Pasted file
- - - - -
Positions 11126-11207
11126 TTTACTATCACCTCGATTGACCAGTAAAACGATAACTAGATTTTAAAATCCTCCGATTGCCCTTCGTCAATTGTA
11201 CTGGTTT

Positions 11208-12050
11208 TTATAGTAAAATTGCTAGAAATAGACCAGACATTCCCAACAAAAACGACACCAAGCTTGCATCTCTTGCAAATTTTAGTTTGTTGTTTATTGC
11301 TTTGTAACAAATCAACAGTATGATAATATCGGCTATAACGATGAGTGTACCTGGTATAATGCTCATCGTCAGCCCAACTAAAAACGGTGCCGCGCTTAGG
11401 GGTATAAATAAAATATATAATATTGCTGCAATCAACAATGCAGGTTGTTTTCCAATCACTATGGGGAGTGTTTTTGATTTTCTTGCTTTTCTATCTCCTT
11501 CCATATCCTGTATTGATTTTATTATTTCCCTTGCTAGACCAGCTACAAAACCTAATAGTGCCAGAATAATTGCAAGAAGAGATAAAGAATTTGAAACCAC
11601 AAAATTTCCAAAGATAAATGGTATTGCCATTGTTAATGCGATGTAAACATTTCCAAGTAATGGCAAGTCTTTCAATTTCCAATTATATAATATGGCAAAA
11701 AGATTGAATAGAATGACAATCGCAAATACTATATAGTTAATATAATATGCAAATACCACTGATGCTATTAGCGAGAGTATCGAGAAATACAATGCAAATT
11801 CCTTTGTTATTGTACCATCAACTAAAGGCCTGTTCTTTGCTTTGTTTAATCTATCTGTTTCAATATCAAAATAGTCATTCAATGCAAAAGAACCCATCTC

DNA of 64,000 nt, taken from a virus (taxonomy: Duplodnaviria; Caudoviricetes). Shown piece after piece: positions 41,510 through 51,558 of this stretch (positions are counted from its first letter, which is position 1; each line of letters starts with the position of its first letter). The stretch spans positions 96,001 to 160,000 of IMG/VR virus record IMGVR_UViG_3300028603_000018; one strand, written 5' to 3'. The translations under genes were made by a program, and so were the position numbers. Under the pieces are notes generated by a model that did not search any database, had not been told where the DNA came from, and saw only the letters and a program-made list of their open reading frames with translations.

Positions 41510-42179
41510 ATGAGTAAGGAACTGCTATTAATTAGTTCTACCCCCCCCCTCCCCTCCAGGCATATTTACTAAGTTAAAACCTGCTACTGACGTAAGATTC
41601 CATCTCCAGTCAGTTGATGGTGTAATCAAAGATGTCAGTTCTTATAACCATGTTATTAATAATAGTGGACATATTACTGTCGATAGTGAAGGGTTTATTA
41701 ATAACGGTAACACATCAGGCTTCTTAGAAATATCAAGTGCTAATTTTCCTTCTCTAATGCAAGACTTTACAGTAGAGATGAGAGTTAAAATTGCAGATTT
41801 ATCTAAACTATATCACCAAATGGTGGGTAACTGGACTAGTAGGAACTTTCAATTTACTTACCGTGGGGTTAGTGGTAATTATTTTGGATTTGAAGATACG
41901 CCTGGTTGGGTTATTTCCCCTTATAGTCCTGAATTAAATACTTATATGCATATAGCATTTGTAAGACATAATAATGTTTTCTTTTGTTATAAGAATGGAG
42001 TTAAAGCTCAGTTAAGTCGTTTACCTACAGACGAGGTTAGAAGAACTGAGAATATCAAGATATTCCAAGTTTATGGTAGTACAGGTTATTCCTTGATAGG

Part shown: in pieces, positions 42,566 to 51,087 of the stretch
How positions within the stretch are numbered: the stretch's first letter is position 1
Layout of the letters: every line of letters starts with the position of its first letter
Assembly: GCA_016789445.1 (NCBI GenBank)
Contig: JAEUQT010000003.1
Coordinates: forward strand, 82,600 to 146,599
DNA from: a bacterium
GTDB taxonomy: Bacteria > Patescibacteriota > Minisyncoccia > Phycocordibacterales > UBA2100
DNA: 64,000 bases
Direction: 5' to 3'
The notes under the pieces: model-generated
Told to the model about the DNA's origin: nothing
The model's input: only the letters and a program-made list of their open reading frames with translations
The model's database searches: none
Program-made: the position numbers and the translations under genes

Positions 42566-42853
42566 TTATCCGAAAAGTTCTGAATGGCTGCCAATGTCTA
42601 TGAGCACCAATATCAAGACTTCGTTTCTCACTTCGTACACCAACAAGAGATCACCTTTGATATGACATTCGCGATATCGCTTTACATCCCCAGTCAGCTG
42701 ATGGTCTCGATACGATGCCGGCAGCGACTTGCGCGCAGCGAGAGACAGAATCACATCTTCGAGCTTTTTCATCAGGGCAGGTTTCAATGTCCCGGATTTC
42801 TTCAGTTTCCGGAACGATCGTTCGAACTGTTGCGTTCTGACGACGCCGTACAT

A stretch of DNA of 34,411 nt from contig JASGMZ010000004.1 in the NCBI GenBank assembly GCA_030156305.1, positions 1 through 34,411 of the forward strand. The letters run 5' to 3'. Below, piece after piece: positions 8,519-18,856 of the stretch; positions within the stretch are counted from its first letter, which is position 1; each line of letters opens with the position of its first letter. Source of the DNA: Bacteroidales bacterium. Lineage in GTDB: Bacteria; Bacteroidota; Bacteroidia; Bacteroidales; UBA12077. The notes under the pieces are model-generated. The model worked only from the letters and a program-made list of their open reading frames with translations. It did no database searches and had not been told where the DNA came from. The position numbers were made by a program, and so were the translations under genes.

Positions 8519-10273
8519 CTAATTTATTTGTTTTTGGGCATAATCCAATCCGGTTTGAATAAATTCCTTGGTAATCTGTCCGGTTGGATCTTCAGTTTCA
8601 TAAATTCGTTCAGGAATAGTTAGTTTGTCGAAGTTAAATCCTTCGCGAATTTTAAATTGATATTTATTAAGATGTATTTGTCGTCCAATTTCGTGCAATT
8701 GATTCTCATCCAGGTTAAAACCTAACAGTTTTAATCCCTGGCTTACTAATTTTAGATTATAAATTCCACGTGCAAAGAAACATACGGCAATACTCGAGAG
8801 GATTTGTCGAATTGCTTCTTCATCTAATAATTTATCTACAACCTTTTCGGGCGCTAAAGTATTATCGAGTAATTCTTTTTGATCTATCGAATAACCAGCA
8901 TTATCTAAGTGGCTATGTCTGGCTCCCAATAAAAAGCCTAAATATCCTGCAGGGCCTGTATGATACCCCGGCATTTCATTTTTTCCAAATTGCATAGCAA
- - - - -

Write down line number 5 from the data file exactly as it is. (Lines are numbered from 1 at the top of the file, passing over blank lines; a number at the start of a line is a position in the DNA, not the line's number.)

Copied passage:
11208 TTATAGTAAAATTGCTAGAAATAGACCAGACATTCCCAACAAAAACGACACCAAGCTTGCATCTCTTGCAAATTTTAGTTTGTTGTTTATTGC